Not to be outdone by Jeffrey Goldberg's recent piece in The Atlantic about President Obama's foreign policy, the New York Times Magazine checks in with a longread on the president's economic legacy. In it, Obama is cognizant that the economic reality--73 straight months of growth--isn't matched by public perceptions. Some of that, he says, is due to a constant drumbeat from the right that "that denies any progress." But he also accepts some blame himself. “I mean, the truth of the matter is that if we had been able to more effectively communicate all the steps we had taken to the swing voter,” he said, “then we might have maintained a majority in the House or the Senate.”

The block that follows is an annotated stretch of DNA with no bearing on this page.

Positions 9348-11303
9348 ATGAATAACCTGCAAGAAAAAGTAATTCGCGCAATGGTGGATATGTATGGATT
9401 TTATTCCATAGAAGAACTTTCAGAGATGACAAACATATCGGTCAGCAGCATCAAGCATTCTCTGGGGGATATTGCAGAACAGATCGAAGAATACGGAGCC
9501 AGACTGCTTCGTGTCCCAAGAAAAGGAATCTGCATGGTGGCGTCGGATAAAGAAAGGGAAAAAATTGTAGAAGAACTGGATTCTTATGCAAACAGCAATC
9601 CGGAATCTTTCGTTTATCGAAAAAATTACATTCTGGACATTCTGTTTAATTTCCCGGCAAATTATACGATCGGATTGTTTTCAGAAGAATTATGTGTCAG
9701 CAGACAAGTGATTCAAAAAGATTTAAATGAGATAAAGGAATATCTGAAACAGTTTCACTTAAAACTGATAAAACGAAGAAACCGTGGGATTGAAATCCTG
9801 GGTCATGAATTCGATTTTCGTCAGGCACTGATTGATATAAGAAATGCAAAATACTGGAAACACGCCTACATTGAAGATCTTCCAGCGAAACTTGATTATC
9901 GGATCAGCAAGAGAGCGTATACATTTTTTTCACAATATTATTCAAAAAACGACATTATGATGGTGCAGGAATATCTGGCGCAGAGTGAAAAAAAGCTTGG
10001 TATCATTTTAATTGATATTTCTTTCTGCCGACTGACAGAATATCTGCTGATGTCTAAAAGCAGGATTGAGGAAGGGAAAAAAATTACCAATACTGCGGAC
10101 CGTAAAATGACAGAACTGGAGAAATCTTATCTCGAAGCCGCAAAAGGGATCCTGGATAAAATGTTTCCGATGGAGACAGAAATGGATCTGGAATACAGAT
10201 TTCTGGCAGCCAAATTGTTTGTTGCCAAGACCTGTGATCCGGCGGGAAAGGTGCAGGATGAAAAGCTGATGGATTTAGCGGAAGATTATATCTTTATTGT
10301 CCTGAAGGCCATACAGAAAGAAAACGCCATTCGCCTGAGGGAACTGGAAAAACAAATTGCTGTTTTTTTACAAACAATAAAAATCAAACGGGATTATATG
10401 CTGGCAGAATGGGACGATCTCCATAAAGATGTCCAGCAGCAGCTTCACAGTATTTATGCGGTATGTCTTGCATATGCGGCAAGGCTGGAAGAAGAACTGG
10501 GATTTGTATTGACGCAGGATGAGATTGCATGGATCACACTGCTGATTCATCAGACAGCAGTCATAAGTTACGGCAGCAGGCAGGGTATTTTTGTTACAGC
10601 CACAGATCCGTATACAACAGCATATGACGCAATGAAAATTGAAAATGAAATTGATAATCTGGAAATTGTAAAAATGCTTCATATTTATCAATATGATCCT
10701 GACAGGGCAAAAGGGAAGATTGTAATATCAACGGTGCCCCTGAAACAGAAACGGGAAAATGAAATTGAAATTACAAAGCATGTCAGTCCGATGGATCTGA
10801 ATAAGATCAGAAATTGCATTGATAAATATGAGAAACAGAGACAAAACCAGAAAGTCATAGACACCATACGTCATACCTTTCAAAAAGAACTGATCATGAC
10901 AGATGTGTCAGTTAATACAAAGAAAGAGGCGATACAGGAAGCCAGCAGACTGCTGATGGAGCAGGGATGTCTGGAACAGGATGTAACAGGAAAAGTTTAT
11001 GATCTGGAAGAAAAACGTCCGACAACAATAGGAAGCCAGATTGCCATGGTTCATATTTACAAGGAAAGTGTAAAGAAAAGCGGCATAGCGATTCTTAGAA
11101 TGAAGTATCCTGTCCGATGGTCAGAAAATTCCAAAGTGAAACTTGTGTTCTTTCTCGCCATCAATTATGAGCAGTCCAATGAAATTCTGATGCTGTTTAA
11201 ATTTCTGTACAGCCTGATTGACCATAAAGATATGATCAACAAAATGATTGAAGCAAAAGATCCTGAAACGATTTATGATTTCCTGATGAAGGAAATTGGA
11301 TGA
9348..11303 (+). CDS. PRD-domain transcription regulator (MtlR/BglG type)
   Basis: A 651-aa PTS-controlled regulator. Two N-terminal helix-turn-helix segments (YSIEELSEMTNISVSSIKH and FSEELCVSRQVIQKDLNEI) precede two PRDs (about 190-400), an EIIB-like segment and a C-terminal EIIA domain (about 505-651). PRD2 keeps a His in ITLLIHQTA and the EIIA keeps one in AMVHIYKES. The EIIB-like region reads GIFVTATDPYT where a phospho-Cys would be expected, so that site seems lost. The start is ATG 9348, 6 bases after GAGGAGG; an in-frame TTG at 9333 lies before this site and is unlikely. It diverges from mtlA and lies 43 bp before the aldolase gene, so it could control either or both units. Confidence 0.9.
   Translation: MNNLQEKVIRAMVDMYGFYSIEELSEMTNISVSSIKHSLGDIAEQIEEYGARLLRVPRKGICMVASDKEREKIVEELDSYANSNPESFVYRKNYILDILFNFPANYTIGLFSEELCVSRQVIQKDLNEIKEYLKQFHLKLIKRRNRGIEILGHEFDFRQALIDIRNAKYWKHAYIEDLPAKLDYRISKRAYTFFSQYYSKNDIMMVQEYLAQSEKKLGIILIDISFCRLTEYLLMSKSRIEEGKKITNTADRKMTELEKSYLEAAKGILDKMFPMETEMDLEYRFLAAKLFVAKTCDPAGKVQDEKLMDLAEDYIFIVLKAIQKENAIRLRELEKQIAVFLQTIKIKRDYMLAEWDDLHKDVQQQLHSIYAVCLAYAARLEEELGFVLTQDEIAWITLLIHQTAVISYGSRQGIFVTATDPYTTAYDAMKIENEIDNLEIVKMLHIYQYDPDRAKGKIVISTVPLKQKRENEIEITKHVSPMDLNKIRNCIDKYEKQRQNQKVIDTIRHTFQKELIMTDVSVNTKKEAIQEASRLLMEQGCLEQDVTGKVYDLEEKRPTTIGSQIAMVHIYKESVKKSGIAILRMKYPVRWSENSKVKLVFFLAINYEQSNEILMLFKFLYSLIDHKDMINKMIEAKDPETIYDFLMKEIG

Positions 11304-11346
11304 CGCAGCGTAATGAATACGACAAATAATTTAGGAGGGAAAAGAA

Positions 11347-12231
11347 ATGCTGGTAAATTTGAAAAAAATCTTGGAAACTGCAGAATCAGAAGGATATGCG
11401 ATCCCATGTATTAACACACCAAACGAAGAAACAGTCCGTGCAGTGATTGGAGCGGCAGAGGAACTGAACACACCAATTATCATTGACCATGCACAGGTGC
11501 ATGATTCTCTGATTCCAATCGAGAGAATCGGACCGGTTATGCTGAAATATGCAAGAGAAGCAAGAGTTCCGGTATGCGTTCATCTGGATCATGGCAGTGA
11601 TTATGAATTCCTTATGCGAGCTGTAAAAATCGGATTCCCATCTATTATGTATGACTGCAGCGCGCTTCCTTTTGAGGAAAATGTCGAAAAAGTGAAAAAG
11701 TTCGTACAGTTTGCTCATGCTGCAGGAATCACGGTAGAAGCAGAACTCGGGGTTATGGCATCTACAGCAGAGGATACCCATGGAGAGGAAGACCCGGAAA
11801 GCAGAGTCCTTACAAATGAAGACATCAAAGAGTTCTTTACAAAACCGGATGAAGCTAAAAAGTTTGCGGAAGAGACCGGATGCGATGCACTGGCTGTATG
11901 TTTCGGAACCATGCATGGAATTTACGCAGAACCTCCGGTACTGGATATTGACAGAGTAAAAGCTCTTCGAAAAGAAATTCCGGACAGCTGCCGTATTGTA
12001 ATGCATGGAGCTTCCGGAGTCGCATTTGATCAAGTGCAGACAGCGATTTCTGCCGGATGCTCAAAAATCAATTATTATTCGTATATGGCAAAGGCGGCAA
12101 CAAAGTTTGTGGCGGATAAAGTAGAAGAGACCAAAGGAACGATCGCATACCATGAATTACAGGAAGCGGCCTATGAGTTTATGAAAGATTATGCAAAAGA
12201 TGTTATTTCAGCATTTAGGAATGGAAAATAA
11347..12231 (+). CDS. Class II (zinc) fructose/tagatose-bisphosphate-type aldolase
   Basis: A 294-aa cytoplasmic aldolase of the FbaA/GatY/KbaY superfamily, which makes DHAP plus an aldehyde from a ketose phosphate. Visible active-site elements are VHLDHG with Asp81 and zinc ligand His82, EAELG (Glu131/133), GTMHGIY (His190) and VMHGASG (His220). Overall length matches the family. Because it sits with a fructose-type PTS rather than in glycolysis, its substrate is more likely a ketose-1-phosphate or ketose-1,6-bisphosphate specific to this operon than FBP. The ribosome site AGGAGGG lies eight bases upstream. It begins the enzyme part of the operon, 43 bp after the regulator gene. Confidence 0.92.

Ronald Reagan's children and political allies took to the media and Twitter this week to chide funnyman Will Ferrell for his plans to play a dementia-addled Reagan in his second term in a new comedy entitled Reagan. In an open letter, Reagan's daughter Patti Davis tells Ferrell, who's also a producer on the movie, “Perhaps for your comedy you would like to visit some dementia facilities. I have—I didn’t find anything comedic there, and my hope would be that if you’re a decent human being, you wouldn’t either.” Michael Reagan, the president's son, tweeted, "What an Outrag....Alzheimers is not joke...It kills..You should be ashamed all of you." And former Rep. Joe Walsh called it an example of "Hollywood taking a shot at conservatives again."